By Serena Gordon
MONDAY, Oct. 15, 2018 (HealthDay News) -- Nations that officially frown upon hitting kids as a form of punishment appear to have teens who are less prone to violence, new research suggests.
In countries that have a complete ban on corporal punishment (spanking and slapping), the rates of physical fighting among teens are as much as 69 percent lower than in countries without such a ban, the study found.
What isn't clear from this research is whether or not a spanking ban directly caused a reduction in violent behavior.
Study author Frank Elgar, an associate professor of psychiatry at McGill University in Montreal, said there are several possibilities for the association behind spanking bans and lower violence rates among youth.
"There may be some influence of these legal bans that promotes changes in culture. Kids that grow up with this experience -- not getting smacked or spanked -- is one possibility for the association," he said.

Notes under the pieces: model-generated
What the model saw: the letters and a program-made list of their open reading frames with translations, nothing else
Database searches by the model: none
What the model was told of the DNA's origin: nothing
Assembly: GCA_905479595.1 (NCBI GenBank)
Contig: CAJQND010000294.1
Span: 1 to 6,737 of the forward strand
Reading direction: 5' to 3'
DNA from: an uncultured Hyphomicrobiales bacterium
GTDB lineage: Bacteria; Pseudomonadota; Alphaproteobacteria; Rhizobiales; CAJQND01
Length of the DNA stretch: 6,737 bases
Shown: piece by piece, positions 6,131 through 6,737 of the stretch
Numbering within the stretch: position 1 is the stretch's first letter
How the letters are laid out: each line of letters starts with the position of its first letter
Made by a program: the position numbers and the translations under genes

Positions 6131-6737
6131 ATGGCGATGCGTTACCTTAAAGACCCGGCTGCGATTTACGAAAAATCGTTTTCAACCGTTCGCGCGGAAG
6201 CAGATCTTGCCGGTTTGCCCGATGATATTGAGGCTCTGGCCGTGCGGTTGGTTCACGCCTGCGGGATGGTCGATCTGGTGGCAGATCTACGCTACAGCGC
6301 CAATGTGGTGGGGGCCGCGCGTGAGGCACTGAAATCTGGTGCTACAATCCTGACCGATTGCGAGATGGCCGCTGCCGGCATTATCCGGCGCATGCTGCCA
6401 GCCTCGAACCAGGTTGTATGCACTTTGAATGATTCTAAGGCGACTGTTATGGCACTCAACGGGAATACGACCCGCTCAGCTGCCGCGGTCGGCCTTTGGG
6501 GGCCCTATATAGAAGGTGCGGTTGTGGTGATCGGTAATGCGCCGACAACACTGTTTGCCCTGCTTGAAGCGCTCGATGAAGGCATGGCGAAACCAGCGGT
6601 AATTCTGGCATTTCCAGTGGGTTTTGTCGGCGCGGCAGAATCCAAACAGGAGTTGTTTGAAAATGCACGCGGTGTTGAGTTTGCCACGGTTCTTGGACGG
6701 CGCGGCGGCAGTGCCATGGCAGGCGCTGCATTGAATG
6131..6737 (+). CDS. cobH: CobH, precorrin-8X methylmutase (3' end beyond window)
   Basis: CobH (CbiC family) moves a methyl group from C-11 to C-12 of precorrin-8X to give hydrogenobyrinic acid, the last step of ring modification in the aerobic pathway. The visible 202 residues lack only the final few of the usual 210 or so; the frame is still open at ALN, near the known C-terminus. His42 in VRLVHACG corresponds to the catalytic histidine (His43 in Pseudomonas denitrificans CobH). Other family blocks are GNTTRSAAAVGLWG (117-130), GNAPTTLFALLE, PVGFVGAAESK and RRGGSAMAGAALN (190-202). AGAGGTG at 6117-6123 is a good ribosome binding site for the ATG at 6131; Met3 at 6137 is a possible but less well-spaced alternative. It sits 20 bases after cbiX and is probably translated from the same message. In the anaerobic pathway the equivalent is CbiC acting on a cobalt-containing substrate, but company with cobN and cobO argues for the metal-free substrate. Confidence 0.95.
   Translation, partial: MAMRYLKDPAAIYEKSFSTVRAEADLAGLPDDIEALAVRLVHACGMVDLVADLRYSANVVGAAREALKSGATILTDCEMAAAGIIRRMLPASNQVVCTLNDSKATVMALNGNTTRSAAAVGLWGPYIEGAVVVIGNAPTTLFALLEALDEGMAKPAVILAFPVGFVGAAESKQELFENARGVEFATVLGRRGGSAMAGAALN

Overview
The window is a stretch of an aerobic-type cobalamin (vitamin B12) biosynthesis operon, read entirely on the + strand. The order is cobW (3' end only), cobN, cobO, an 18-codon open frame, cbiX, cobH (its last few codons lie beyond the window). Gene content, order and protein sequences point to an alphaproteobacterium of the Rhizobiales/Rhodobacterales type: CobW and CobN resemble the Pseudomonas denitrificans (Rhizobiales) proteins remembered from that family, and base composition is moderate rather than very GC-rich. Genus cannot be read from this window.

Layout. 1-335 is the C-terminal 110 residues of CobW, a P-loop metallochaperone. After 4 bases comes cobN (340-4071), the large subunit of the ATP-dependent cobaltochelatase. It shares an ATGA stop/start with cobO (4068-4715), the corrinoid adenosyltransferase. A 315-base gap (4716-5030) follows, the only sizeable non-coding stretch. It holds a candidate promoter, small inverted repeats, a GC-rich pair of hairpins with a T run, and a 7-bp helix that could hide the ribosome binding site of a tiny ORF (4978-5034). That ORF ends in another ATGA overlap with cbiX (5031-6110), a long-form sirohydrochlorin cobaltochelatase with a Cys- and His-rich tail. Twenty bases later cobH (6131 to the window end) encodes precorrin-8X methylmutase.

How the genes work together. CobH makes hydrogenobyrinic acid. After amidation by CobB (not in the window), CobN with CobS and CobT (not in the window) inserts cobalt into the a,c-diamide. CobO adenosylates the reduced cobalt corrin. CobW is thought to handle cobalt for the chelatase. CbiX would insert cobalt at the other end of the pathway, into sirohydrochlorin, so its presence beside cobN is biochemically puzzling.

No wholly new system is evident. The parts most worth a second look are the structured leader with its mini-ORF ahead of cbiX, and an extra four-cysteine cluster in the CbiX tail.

Another possibility, Elgar noted, is that there may be something about the country's culture that discourages violence in the first place, and that's why they chose to implement a spanking ban.
But he said there was a significant diversity in the countries that had bans on spanking and slapping.
"We were very surprised looking at countries with a ban on spanking or slapping, that countries that have decided that this is the way parents want to discipline was really a mixed bag. It wasn't based just on economic or cultural factors," Elgar said.
Corporal punishment is defined an adult's use of physical force to correct or control a child's inappropriate behavior. The punishment is meant to be painful, but not to physically injure the child. About 17 percent of teens reported experiencing corporal punishment at school or in the home in the past month, the study team reported.
The researchers looked at 88 countries participating in long-term research on youth violence. Teens in these countries represented nearly half of the world's adolescents.
Thirty countries had full bans on spanking and slapping children at home or in school. Some of the countries with a ban include Estonia, Finland, Honduras, Kenya, New Zealand and Portugal.